Sunday, 6 September 2015

TV Review: Humans

"You're just a stupid machine aren't you"

I wasn’t going to write Humans up but I’ve spoken so enthusiastically about it with several people since I watched the whole thing in three days and so thought I’d better recommend it even further. If there’s any justice in the world, Gemma Chan will win all sorts of awards for her performance as Anita (later Mia), the Synth or human-like android that has become the must-have accessory for domestic service in this parallel present-day universe. 

Anita is bought by the Hawkins family who soon start to twig that something isn’t right in the way she is behaving and as Sam Vincent and Jonathan Brackley’s drama continues over its 8 episodes, we come to see that the lines between human and machine have been considerably blurred by technological advancement and its potential to be exploited identified as a key priority for the nefarious powers-that-be.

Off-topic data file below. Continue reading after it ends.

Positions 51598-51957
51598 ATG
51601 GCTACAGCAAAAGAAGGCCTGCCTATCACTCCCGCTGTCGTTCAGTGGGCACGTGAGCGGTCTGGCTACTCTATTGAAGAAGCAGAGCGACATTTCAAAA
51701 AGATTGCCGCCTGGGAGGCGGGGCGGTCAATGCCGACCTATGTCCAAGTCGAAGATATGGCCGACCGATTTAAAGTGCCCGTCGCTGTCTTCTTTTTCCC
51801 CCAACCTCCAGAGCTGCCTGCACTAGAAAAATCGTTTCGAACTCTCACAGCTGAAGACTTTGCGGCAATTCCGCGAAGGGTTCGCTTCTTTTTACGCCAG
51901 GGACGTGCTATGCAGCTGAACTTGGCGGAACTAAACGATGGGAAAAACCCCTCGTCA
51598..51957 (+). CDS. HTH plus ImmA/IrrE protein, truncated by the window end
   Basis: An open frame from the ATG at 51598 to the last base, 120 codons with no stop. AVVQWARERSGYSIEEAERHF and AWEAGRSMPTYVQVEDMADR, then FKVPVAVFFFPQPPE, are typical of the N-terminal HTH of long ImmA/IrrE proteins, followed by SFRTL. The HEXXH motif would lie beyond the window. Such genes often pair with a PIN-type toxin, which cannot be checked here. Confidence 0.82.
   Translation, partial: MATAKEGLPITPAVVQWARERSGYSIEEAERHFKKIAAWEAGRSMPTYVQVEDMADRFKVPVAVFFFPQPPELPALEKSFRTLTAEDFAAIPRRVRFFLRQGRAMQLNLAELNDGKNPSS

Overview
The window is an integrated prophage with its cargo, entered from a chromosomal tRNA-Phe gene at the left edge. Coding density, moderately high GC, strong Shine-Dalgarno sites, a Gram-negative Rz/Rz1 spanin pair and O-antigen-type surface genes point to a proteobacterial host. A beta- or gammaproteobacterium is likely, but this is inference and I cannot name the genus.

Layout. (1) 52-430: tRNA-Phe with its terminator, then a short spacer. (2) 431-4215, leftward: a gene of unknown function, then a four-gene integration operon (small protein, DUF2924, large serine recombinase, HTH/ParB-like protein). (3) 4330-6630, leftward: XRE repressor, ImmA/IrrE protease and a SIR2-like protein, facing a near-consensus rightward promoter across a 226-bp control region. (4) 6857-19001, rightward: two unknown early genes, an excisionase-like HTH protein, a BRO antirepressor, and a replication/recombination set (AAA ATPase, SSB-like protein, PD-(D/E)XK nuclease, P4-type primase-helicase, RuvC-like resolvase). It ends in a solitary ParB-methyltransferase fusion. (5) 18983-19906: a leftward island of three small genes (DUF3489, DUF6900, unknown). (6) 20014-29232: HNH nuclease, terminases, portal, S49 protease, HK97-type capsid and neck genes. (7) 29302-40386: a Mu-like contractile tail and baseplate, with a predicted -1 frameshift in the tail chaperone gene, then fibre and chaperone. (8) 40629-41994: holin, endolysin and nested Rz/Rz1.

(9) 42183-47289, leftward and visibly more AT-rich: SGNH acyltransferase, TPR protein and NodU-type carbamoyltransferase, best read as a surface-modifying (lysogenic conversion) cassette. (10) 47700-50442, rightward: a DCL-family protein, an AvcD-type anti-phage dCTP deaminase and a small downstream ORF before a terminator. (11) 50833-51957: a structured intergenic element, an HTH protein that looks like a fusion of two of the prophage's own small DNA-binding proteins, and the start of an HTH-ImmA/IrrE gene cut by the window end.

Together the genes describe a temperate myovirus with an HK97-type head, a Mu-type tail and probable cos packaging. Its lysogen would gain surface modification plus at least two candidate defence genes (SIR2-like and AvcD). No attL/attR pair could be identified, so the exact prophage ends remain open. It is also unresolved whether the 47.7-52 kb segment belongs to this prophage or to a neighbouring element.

It’s intelligent sci-fi that probes into notions of consciousness and whether it can truly be constructed, life and what it means to live it and how truths are rarely told in the way they need to be. Katherine Parkinson and Tom Goodman-Hill are convincing as the long-suffering couple whose problems are brought to a head by the new arrival in their household, bolstered by Lucy Carless, Theo Stevenson and Pixie Davies as their respectively sceptical, smitten and starstruck children.

The performances of the synths are what really set this show apart though. Chan is mesmerisingly fantastic as the person she was battles with the programming of who she has become, with so much expressed in the most subtlest of manners. And as her compatriots, Colin Morgan, Ivanno Jeremiah, Sope Dirisu and Emily Berrington all offer fascinatingly nuanced alternative journeys for this new breed of creatures.

There’s also a wealth of brilliant supporting performances and cameos – William Hurt, Rebecca Front’s terrifyingly mirthless medical synth, Matthew Tennyson’s theatrically inclined companion, Paul Kaye’s wackily mysterious stranger (although a little close to his current stereotype, see also Stella Gonet’s authority figure cleaving close to her recent Thatcher). It seems unlikely that a Channel 4 sci-fi drama would ever break through to the Baftas but believe me, Gemma Chan would be a worthy winner against any other television performance this year and the news that a second series has been commissioned should be celebrated.



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